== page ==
new-edited

Myth 4: It’s really hard to say NO

Most people have a hard time saying NO to the many requests for help that come their way. They don’t want to appear rude. Dr. Vanessa Bohns, assistant professor of management sciences at the University of Waterloo in Ontario, says. “One of our most fundamental needs is for social connection and a feeling that we belong. Saying NO feels threatening to our relationships.”

I can relate. I used to have a very difficult time saying NO to requests to take on more work, bigger challenges, larger issues. Many years later, after deep reflection and a lot of self-work, I realized that it came from a feeling of invincibility (big challenges excite me, even today!); from a desire not to feel bored; and a sense that I was “not good enough” – and solving one more “impossible” situation would make me good enough, so how could I say NO? In fact, I compounded the problem by actively seeking out the toughest challenges!

Gradually, I learned that to preserve my health, relationships, sanity and balance, and to be true to my life purpose, I had to change my perspective dramatically.

Thus began the process of defining what I would say YES to. Today, I choose to first say YES to me: time for my health, my relationships, my spirituality, my own growth.

I say YES to these every week by planning time for these in my calendar. Then I think about my life purpose, my 20 year and 3 year goals, and ensure that the rest of my calendar has time blocked off for what I deem to be important. Because I know that this purpose or these goals won’t be achieved without conscious effort.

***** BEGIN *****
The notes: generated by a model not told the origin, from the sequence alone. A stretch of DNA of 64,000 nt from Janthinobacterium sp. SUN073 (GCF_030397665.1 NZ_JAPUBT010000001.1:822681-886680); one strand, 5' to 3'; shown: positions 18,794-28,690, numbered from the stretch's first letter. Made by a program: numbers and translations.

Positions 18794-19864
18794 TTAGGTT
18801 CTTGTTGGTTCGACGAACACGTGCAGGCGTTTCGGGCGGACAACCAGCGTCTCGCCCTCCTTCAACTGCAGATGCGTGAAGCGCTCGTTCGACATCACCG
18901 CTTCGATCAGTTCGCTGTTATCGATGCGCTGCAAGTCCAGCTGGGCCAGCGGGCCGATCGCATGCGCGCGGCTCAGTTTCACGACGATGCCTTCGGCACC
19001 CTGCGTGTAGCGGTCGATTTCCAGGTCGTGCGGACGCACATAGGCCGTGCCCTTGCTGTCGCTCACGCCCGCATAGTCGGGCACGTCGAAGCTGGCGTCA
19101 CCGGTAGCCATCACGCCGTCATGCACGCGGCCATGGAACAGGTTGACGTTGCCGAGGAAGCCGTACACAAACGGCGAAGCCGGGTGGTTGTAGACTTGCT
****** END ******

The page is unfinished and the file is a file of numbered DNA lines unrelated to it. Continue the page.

This review is automatic – and it is also the filter I use when new requests come in, as they invariably do. This filter means it now takes me nano-seconds to say YES or NO to new requests.

Keep in mind that most of us are socialized to say YES – to please others. So learning to say NO requires practice and discipline. But when you can say NO effectively, it leaves your time free to say YES to the things that really matter to you and where you can deliver the most value to the world. And in my case, to those activities that help me fulfill my life purpose. It is better to take on fewer requests and complete them well, than to take on too many with mediocre effort and results. In other words, be all in – or be out.

Most people probably won’t take our NO as badly as we think they will. That’s because of something called a “harshness bias”—our tendency to believe others will judge us more severely than they actually do. “Chances are the consequences of saying NO are much worse in our heads than they would ever be in reality,” Dr. Bohns says.

So consider shifting your perspective to: the more I say NO, the more I can say YES to that which is truly important